Buttigieg, husband meet with Jimmy Carter, sit in on Sunday school class

Buttigieg, husband meet with Jimmy Carter, sit in on Sunday school class
© Carina Teoh, c/o Pete for America

Democratic presidential contender South Bend, Ind. Mayor Pete ButtigiegPeter (Pete) Paul ButtigiegThe Hill's Morning Report - In exclusive interview, Trump talks Biden, Iran, SCOTUS and reparations Biden to debate for first time as front-runner Rules for first Democratic primary debates announced MORE and his husband Chasten on Sunday sat in on former President Jimmy Carter's Sunday school class in South Georgia, Buttigieg's campaign said.

The 2020 rising star met and had lunch with Carter at his home in Plains, Ga. following services at Maranatha Baptist Church and a Sunday school session, according to a statement from his campaign. They were also joined by former first lady Rosalynn Carter.

"They enjoyed a conversation about topics ranging from faith to the rigors of the campaign trail," according to the statement. 

Carter told the packed Sunday school class that he knew Buttigieg from his time working on a Habitat for Humanity Project in Indiana, according to the AP.  


Buttigieg read from the Bible at Carter's request, according to the report. The former president said other Democratic presidential contenders, including Sens. Cory BookerCory Anthony BookerBiden to debate for first time as front-runner Rules for first Democratic primary debates announced Press: Democrats form circular firing squad MORE (D-N.J.) and Amy KlobucharAmy Jean KlobucharRules for first Democratic primary debates announced Senate set to bypass Iran fight amid growing tensions Sanders unveils student debt plan amid rivalry with Warren MORE (D-Minn.) had attended his class before. 

"I was humbled to meet with President Carter in Plains, Georgia today," Buttigieg wrote in a tweet. "He is a true public servant and America is blessed for his continuing leadership."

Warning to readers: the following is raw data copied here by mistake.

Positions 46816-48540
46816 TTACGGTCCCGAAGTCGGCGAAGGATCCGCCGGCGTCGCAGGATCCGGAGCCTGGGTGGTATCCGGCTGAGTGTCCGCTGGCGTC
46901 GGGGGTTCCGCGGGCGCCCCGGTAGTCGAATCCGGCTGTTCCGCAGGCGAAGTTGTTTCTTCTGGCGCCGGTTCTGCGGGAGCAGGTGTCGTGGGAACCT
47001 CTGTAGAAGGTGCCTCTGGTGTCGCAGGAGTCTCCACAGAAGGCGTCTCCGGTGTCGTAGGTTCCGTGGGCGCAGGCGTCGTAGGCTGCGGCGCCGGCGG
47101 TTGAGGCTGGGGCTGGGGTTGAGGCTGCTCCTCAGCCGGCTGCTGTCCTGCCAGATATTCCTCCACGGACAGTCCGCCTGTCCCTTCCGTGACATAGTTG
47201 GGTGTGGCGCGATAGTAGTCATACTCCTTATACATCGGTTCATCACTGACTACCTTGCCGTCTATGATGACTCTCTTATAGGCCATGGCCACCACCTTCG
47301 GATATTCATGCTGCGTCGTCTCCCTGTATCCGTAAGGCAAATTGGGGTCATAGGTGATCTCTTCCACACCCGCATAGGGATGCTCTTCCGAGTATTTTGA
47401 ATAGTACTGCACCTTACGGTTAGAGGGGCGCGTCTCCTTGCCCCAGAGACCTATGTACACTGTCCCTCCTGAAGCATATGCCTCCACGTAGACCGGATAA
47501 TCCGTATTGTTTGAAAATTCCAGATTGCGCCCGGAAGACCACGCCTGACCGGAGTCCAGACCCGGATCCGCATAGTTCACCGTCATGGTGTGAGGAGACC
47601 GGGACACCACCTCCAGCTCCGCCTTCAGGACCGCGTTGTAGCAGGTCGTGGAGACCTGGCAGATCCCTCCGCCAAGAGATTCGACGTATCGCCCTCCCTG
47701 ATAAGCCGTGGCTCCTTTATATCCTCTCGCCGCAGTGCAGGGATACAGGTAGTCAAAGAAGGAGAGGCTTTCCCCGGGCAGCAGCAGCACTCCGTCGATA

Buttigieg's husband Chasten has emerged as a key part of the South Bend mayor's campaign, acting as a spokesman and adviser as the two appear in interviews and at campaign stops side-by-side.   

Buttigieg is the first openly gay major presidential candidate in the U.S., and he has spoken openly about his struggles with coming out and said his relationship with his husband is one of the most important parts of his life. 

Chasten opened up earlier this week about his struggles coming out as gay, telling The Washington Post that he faced adversity from his family.

“I remember my mom crying and the first thing she asked me was if I was sick. I think she meant, like, did I have AIDS?” he told the Post. 

He said his parents ultimately accepted his sexuality and attended his wedding last year, but his brothers "never got over it."

Buttigieg, who has been vocal about how his Christian faith has influence him in his life, exchanged jabs with Vice President Mike PenceMichael (Mike) Richard PenceBolton presses Iran to withdraw forces from Syria, areas of conflict EXCLUSIVE: Trump accuses Biden of lying about Obama's lack of endorsement Leaked Trump transition vetting documents show numerous officials with 'red flags': Axios MORE over Pence's stance on gay rights. Pence accused Buttigieg of being critical of his religion, to which Buttigieg responded: “I’m not critical of his faith, I’m critical of bad policies.”

--Updated 3:45 p.m.